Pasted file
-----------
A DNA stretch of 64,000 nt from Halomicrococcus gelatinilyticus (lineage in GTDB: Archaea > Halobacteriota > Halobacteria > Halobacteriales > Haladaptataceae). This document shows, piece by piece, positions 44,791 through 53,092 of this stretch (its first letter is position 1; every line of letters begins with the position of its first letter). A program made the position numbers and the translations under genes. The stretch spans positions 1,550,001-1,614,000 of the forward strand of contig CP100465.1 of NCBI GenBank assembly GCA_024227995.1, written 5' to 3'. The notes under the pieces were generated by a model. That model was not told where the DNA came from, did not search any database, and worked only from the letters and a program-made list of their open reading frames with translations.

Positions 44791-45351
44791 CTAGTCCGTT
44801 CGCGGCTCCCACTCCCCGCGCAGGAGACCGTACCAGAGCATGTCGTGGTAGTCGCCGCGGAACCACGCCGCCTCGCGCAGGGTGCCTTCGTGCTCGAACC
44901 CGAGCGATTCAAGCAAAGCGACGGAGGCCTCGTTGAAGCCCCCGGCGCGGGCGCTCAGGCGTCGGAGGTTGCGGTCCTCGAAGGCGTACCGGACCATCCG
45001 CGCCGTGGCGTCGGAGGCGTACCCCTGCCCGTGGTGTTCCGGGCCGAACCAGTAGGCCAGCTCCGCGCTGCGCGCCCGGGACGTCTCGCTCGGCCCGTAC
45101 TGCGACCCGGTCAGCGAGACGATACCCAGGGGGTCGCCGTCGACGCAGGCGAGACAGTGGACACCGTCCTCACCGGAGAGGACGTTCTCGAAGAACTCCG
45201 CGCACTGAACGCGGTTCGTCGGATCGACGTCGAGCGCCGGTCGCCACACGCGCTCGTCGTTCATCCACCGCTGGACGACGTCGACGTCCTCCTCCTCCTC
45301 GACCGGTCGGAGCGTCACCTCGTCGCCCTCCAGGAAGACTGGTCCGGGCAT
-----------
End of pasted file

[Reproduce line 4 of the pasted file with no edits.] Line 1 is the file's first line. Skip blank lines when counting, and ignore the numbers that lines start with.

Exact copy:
44801 CGCGGCTCCCACTCCCCGCGCAGGAGACCGTACCAGAGCATGTCGTGGTAGTCGCCGCGGAACCACGCCGCCTCGCGCAGGGTGCCTTCGTGCTCGAACC